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Driving at night in DV

vancouver BC
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181 posts
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Driving at night in DV

Hi,

I'm planning an overnight stay at SPW (I hope) Dec 21-22. I fly into Vegas from Canada) and should be on the road by about 5-5.30 pm, proceeding directly to SPW with only a short grocery stop.

From what I gather most of the drive will be in darkness. Is that a problem? I'm an experienced driver, but not desert driving at night. I've read stories of deer or elk jumping up on the highway, giant porcipines, etc.

Any advice about desert driving at night in the winter will be appreciated.

Oh, and a big thanks to everyone who contributes here. I read the "suggested day trips" posts and they were a huge help to planning my time. Looking forward to my visit.

USA
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1. Re: Driving at night in DV

>I've read stories of deer or elk jumping up on the highway, giant porcipines, etc. <

The lores of the desert!

Have you heard about the gila monsters?

Also my dear husband and friends have been enjoying telling me the story of "The Hills Have Eyes". Yikes!

Just kidding.

Tucson, Arizona
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for Dusseldorf
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2. Re: Driving at night in DV

Absolutely no problem. The roads are pretty straight except for the climb out of Vegas. You will not encounter any wild animals except for the potential DUI crazy.

ZB

Vancouver...
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3. Re: Driving at night in DV

Animals? Not so much. However, you will encounter about a gazillion stars if you take the time to stop and look up. You might also see strange things in the night sky.

San Francisco
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for Death Valley Junction, Death Valley National Park
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4. Re: Driving at night in DV

From Las Vegas to Stovepipe Wells is a bit over 2 hours. You would have to pick the shortest day of the year for this trip, wouldn't you? (Sigh!) Sunset time is 4:30 p.m. that day. Most of the trip will be in darkness, and what I think is the most unfortunate thing is that you'll miss so much of the beautiful natural landscape.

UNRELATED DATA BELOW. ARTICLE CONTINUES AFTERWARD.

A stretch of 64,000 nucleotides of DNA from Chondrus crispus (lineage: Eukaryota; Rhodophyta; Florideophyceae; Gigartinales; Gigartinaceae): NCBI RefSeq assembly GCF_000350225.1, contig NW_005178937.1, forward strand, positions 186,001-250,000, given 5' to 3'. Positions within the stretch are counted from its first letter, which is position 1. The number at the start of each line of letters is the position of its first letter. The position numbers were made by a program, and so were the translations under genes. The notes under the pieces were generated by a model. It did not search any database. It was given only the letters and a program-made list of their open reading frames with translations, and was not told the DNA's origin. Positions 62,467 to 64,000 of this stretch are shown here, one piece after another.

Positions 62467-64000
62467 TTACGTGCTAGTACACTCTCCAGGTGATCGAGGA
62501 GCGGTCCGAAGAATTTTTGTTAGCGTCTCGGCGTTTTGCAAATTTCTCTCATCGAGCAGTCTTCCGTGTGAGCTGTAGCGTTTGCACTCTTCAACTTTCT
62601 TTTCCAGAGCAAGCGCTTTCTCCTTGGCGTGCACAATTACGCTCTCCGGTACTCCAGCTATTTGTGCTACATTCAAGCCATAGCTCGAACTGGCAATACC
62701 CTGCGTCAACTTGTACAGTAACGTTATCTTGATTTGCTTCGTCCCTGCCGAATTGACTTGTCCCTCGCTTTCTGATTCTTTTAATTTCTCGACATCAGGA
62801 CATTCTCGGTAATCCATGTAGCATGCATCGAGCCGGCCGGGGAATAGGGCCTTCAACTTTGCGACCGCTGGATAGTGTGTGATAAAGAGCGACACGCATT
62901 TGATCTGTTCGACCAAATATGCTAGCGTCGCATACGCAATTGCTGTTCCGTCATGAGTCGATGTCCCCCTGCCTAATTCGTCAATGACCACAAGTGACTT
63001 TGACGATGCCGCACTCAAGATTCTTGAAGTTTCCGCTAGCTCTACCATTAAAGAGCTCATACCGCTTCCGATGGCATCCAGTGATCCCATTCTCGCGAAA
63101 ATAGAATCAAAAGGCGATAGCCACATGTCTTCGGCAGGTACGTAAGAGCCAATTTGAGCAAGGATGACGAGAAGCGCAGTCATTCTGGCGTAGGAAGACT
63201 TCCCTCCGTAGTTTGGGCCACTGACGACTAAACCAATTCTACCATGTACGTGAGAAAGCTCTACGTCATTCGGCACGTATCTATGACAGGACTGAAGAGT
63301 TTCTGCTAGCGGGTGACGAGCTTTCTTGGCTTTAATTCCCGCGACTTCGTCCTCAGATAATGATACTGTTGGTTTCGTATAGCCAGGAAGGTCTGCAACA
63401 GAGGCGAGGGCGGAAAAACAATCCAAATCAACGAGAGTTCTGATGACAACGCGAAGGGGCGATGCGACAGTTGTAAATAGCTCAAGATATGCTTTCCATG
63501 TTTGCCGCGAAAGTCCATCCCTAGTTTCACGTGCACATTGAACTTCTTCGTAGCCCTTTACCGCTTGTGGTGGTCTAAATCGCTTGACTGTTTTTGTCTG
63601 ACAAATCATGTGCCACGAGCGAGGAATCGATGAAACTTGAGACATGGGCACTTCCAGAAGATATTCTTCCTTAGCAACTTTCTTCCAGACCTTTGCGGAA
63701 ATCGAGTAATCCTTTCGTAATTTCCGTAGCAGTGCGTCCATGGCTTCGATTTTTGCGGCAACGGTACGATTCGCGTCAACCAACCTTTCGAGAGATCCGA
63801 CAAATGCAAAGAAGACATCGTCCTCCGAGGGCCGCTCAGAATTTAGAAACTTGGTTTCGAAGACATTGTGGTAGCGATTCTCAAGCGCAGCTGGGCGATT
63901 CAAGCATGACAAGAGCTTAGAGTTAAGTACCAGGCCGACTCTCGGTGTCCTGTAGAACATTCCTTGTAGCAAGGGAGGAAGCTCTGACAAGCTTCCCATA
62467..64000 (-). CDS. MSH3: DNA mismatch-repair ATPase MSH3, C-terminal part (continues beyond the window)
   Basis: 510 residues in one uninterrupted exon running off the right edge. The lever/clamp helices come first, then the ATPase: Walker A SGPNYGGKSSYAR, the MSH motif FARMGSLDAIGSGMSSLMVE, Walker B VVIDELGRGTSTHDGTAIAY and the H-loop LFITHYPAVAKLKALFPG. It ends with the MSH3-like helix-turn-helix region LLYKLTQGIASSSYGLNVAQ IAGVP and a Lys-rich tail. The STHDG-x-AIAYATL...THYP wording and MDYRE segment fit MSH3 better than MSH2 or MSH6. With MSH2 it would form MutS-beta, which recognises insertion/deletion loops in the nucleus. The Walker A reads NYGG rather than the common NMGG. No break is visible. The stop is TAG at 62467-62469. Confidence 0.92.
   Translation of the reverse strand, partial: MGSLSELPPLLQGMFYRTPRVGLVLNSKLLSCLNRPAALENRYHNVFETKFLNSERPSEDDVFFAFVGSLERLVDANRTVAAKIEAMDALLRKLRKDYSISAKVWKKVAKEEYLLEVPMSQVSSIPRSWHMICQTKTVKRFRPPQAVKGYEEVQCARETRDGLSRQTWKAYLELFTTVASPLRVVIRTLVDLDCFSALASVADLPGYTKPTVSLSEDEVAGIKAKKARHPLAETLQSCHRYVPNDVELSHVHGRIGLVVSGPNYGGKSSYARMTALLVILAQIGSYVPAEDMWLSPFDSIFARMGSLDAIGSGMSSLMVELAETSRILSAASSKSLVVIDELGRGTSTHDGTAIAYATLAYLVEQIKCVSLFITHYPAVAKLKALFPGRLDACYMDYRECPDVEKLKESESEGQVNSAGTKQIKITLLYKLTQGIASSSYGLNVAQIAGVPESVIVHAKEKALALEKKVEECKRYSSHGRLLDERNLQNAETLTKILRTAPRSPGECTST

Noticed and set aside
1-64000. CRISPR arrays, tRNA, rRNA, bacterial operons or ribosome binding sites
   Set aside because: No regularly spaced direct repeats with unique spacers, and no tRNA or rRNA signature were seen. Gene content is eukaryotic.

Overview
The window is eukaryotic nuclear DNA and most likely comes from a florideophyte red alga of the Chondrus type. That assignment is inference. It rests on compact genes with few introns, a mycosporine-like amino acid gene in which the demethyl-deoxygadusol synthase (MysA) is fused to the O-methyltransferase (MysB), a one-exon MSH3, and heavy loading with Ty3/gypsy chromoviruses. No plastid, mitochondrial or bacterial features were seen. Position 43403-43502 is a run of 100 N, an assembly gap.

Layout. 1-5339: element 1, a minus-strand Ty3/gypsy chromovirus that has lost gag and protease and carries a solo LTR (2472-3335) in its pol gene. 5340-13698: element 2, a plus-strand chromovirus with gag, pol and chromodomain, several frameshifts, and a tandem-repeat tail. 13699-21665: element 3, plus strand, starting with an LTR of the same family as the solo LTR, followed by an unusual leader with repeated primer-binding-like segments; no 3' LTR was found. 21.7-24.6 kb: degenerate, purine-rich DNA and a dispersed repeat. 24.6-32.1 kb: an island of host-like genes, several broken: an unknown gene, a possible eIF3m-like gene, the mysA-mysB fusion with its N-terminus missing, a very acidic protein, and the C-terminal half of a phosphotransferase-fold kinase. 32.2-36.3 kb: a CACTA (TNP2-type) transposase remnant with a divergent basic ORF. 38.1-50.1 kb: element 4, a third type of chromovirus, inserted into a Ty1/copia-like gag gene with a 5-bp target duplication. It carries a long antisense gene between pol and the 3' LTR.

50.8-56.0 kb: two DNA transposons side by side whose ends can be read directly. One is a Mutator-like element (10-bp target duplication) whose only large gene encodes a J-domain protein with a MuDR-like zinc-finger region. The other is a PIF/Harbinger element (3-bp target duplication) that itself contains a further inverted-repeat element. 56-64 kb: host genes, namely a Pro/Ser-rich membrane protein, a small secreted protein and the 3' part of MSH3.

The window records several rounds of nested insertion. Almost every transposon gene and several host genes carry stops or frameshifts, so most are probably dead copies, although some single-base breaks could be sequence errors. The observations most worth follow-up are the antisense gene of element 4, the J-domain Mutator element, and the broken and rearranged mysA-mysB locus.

If you had another day, I'd suggest sacking out somewhere near Las Vegas (even Pahrump, which is an ugly place good only for groceries or gas), and going into the park in the morning to see Dante's View and everything else in daylight.

You'll get to Stovepipe Wells somewhere between 7:30 and 8:00 p.m. (will vary of course). As you know, the restaurant and saloon are closed. An alternative, since it's going to be night and you won't see much scenery, is to stop at Furnace Creek on the way for dinner. The park visitor center will be closed by then, but the resort restaurants, saloon, and store should be open to at least 9:00.

What do you plan to see and do in the park? Are you returning to Las Vegas or going elsewhere afterward? If you're headed to Yosemite or points west, you'll have to backtrack all the mileage you drove the evening before to see the major natural wonders on the east side, from Dante's View to Badwater and Golden Canyon, and back to the Sand Dunes and Mosaic Canyon--which is why I felt that entering the park in the morning would be better.

There are no giant porcupines in Death Valley. Some cacti might be mistaken for giant porcupines, but there aren't that many cacti in DV. Those are more typical of the Sonoran desert regions of Arizona and northern Mexico. But here is one that does grow a lot around DV, the beavertail.

eugenecarsey.com/camp/needlemountain/cactus0…